All right, it began by an alarm. Never a good sign, as I was working a shite job last night. Then it was off to the Doctor's to overcome my overwhelmingly male fear of seeing anyone who has studied for a minimum of seven years in order to practice. Next came a cycle ride to the motorbike shop, then went to the bank, a chatted with the bank's staff, off to get a WD-40 clone, then cycled back, do second 'corporate' job, eat lunch before heading off to East London to pick up motorbike from partial repairs (a good thing, saved me a pretty penny - thank you!). Caught up with life, had supper, rode back, broke down (chain slipped off and caught chaingaurd). Then call out friend (who bailed me out - thank you!), chatted with other friend while waiting for bail out, before returning and writing a blog at 3am or so after completing part 1 of corporate job.

Now in the lull that is video rendering, instead of making a cup of tea, I am actually doing something far more productive. Like writing a blog. Wow. Does it get any more sexy?

Thursday, 23 June 2011

I could get to love the banks...

Okay, I am not above bank bashing. It is a sport that generally amuses and entertains me. And for good reason.

But now I may have an interest in their speedy recovery. Not as a tax payer (as all my cash is wasted) but as a shareholder.

I look forward to this idea, possibly the single most sensible piece of policy to come from this government. But of course, someone has got to get paid, and it will not be us...

Tuesday, 21 June 2011

The Man of Peace in Westminster

RIP Brian Haw, the longstanding protester against the government's wars since 2001.

(Photo by David Hunt)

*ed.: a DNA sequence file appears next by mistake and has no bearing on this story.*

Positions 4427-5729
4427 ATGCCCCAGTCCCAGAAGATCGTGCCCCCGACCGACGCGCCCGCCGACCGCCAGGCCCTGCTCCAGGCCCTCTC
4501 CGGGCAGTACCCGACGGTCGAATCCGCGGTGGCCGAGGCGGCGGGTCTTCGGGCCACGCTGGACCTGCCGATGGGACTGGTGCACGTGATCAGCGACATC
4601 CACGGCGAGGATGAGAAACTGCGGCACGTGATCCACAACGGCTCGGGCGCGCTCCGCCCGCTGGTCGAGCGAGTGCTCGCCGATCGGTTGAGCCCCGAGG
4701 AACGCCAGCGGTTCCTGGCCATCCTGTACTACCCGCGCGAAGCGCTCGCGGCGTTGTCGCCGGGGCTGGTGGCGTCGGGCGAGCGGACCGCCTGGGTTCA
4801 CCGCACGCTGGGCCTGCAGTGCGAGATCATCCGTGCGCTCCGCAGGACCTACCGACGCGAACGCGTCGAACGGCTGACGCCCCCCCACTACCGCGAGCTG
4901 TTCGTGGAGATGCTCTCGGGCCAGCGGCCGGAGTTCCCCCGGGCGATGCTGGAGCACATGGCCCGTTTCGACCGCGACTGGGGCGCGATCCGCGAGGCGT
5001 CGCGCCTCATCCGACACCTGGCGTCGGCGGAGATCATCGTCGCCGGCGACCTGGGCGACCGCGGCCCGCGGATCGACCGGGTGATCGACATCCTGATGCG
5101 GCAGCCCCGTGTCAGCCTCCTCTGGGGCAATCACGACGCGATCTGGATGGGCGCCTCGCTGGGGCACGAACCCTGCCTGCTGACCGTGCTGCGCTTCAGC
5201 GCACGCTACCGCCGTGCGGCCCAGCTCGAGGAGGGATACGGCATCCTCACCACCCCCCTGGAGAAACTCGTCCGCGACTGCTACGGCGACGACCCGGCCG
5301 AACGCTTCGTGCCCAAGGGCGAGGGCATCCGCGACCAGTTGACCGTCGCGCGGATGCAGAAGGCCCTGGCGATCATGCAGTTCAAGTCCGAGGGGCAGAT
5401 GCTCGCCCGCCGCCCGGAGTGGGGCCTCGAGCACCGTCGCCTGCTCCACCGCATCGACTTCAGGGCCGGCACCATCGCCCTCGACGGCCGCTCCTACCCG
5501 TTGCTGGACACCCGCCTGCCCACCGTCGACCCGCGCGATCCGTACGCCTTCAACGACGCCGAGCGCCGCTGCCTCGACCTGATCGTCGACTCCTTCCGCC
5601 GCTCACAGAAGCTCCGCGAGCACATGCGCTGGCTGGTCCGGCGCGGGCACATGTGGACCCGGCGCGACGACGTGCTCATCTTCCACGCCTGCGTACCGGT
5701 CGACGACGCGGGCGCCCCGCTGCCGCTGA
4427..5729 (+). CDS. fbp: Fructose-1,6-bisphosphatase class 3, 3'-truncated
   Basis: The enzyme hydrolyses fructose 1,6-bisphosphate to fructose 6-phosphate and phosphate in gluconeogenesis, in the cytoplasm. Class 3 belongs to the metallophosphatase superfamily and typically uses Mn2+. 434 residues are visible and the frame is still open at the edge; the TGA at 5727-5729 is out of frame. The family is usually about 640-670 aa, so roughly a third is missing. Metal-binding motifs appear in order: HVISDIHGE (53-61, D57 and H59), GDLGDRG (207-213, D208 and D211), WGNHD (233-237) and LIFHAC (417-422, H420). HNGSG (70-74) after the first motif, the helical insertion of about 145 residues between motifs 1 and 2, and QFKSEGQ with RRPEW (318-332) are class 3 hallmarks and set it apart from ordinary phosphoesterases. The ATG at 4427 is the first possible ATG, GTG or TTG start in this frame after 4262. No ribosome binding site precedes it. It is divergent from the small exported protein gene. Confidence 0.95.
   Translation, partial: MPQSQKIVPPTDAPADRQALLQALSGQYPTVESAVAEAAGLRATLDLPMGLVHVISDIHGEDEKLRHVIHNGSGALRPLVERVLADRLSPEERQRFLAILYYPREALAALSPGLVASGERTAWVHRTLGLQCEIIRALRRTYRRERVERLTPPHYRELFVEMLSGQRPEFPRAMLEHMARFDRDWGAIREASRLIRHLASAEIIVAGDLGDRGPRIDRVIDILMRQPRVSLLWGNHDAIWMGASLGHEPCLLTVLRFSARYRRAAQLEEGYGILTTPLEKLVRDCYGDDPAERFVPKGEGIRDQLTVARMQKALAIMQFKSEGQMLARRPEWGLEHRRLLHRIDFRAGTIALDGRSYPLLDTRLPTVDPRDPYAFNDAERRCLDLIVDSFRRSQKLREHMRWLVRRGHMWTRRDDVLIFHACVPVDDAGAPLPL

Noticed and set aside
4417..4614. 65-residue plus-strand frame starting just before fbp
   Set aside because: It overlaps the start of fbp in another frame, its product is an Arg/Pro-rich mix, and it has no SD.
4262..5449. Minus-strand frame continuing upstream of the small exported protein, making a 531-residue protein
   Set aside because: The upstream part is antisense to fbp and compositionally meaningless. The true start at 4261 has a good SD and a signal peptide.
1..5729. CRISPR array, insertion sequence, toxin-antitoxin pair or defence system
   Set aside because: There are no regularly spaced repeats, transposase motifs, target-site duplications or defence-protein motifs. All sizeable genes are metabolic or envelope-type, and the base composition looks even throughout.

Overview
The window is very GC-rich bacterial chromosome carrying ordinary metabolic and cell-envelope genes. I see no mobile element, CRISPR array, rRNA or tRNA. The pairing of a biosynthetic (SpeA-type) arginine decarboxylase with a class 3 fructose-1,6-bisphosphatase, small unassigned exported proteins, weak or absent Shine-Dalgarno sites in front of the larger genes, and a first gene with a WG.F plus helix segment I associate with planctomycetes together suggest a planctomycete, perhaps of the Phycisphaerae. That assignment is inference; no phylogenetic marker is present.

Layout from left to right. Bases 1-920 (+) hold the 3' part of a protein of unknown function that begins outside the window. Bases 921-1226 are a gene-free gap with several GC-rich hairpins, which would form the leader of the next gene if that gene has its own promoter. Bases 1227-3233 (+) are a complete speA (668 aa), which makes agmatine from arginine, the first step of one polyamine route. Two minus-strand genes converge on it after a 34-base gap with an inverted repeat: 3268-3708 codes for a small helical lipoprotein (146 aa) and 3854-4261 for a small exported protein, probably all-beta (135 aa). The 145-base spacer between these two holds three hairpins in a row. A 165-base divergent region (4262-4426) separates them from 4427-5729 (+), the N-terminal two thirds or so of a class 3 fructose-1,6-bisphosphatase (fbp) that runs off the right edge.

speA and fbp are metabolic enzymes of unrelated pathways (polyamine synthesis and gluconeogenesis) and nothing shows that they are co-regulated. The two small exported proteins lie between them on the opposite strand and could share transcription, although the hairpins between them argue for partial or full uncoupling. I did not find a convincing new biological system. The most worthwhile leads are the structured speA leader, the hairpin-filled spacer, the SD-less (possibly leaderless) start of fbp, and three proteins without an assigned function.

A continual thorn in the government's side or an eyesore. That is how most people viewed him. A modern day Gandhi, or a sponger off the state. History, not me shall be the judge. But think about it. How he completely embarrassed the mighty Blair, Brown and Cameron, highlighting their violence on other people. Remember, these guys where respectable suits and do not get their hands dirty with the mucky business of war. No, that is left to soldiers fighting for oil and civilian mistakes, sorry, casualties.

And no matter how much all these PM's tried, they did not dislodge him. Soon enough the peace protest in Westminster will come to an end, because after all the 'public' doe not like a blight on the fair greenway outside Parliament. But remember you corrupt little fuckers in Westmister, we really do not like you. Understand that word, really. It feels just like school, always turning your back, looking over your shoulder in case you get beaten up. Yeah, it is still the same now. Unlike the venerable Brian Haw, I hope you all never find any peace where you are going...

Sunday, 19 June 2011

Porto Airport - how it should be done